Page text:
Tel: 08 9216 3900 / 1800 198 149

Tasmanian Anti-Discrimination Commission
Tel: 03 6233 4841 / 1300 305 062

Australian Capital Territory Human Rights Commission
Tel: 02 6205 2222

Northern Territory Anti-Discrimination Commission and
Tel: 08 8999 1444 / 1800 813 846

Australian Human Rights Commission
Tel: 1300 656 419



United Nations Convention on the Rights of Persons with Disabilities

There is also an international Convention on the Rights of Persons with Disabilities. The purpose of the Convention is to promote, protect and ensure the full and equal enjoyment of all human rights for all people with disability, and to promote respect for their inherent dignity. The principles of the present Convention include:

  • Respect for inherent dignity, individual autonomy including the freedom to make one’s own choices, and independence of persons;
  • Non-discrimination;
  • Full and effective participation and inclusion in society;
  • Respect for difference and acceptance of persons with disabilities as part of human diversity and humanity;
  • Equality of opportunity;
  • Accessibility;
  • Equality between men and women; and
  • Respect for the evolving capacities of children with disabilities and respect for the right of children with disabilities to preserve their identities.

The Convention then specifically protects various civil, political, economic, social and cultural rights in a manner specific to persons with disabilities, and places various obligations on countries to ensure this.

The Convention also creates a monitoring body, called the Committee on the Rights of Persons with Disabilities. The Committee has three functions. First, the Committee receives reports from countries on the measures they have taken to give effect to the obligations in the Convention. Secondly, the Committee has power to receive complaints from individuals and groups of individuals who believe that their country has breached the Convention. Thirdly, the Committee has the power to conduct inquiries into complaints of grave or systematic breaches of the Convention, where there is reliable information to support such allegations.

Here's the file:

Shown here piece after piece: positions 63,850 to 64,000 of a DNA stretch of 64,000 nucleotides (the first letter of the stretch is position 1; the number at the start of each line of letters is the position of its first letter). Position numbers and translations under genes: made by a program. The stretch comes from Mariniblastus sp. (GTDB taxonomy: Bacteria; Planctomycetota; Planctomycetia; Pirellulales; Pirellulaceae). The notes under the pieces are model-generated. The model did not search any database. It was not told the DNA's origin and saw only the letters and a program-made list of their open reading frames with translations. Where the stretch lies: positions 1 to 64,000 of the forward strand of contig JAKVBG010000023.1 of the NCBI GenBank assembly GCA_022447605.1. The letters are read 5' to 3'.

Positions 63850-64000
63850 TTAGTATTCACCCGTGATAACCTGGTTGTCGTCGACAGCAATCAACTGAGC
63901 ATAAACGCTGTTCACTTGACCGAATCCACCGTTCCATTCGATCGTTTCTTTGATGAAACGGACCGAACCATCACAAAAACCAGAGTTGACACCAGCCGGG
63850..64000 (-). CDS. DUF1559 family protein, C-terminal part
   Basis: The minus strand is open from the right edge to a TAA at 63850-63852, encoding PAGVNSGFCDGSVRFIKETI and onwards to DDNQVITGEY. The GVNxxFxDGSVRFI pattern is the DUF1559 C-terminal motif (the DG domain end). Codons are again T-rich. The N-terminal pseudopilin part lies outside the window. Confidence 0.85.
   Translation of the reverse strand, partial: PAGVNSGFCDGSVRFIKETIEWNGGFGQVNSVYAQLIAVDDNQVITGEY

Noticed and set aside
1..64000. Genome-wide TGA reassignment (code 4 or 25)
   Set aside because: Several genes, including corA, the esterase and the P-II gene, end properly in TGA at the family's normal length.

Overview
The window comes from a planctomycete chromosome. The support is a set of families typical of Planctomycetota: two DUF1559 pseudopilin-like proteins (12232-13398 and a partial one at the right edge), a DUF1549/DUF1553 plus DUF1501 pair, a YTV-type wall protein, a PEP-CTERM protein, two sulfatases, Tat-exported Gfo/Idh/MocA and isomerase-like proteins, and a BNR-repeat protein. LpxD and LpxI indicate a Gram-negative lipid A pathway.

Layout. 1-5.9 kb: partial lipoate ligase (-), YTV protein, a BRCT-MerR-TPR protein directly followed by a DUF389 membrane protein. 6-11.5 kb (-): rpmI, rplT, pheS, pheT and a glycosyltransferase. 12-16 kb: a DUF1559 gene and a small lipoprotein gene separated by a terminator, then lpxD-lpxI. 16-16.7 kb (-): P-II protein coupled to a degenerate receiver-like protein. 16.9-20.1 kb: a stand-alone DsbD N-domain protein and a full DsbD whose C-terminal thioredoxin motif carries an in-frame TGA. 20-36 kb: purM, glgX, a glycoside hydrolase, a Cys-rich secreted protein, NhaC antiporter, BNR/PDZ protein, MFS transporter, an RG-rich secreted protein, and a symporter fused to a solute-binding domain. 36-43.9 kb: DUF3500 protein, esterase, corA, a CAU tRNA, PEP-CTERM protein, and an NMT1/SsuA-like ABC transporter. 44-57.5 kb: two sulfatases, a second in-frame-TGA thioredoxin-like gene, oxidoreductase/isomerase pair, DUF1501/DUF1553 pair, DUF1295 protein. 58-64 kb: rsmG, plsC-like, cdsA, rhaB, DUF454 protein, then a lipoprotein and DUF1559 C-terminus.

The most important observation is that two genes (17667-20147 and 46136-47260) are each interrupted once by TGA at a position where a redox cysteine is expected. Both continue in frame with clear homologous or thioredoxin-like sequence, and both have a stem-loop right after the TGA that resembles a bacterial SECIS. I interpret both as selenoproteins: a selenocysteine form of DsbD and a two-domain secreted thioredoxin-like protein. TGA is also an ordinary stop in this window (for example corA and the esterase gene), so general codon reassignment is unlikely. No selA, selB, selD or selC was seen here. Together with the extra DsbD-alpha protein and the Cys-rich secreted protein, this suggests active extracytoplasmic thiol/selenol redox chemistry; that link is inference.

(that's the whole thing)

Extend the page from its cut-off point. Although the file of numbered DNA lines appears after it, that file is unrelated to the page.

For more information on:


Australia’s obligations

Australia ratified the UN Convention on the Rights of Persons with Disabilities on 17 July 2008 and acceded to its Optional Protocol on 21 August 2009. This means that Australia is subject to all of the international legal obligations contained in the Convention. It also means that the three functions given to the Committee apply to Australia – that is, the periodic reporting obligation, the ability to make individual complaints to the Committee, and the power to consider grave or systematic breaches of the Convention.

Australia is yet to incorporate the Convention into domestic law, as such. Until the Australian Parliament enacts the Convention into domestic law, it is not directly enforceable in the Australian legal system, but is influential within the State, Territory and Federal anti-discrimination/human rights systems described above.

For further information about the Convention in relation to Australia, see [Create link to this site]



Equal opportunity law

Australian Legal Information Institute
Provides a link to relevant laws and legal decisions for most jurisdictions
(Commonwealth, state and territory)


Legal advice

Federation of Community Legal Centres
Tel: 9652 1500


Disability issues

Australian Federation of Disability Organisations
Tel: 03 9662 3324

Disability Discrimination Legal Service
Tel: 03 9654 8644 or 1300 882 872

National Ethnic Disability Alliance [Create link to this site]
Tel: 1800 982 182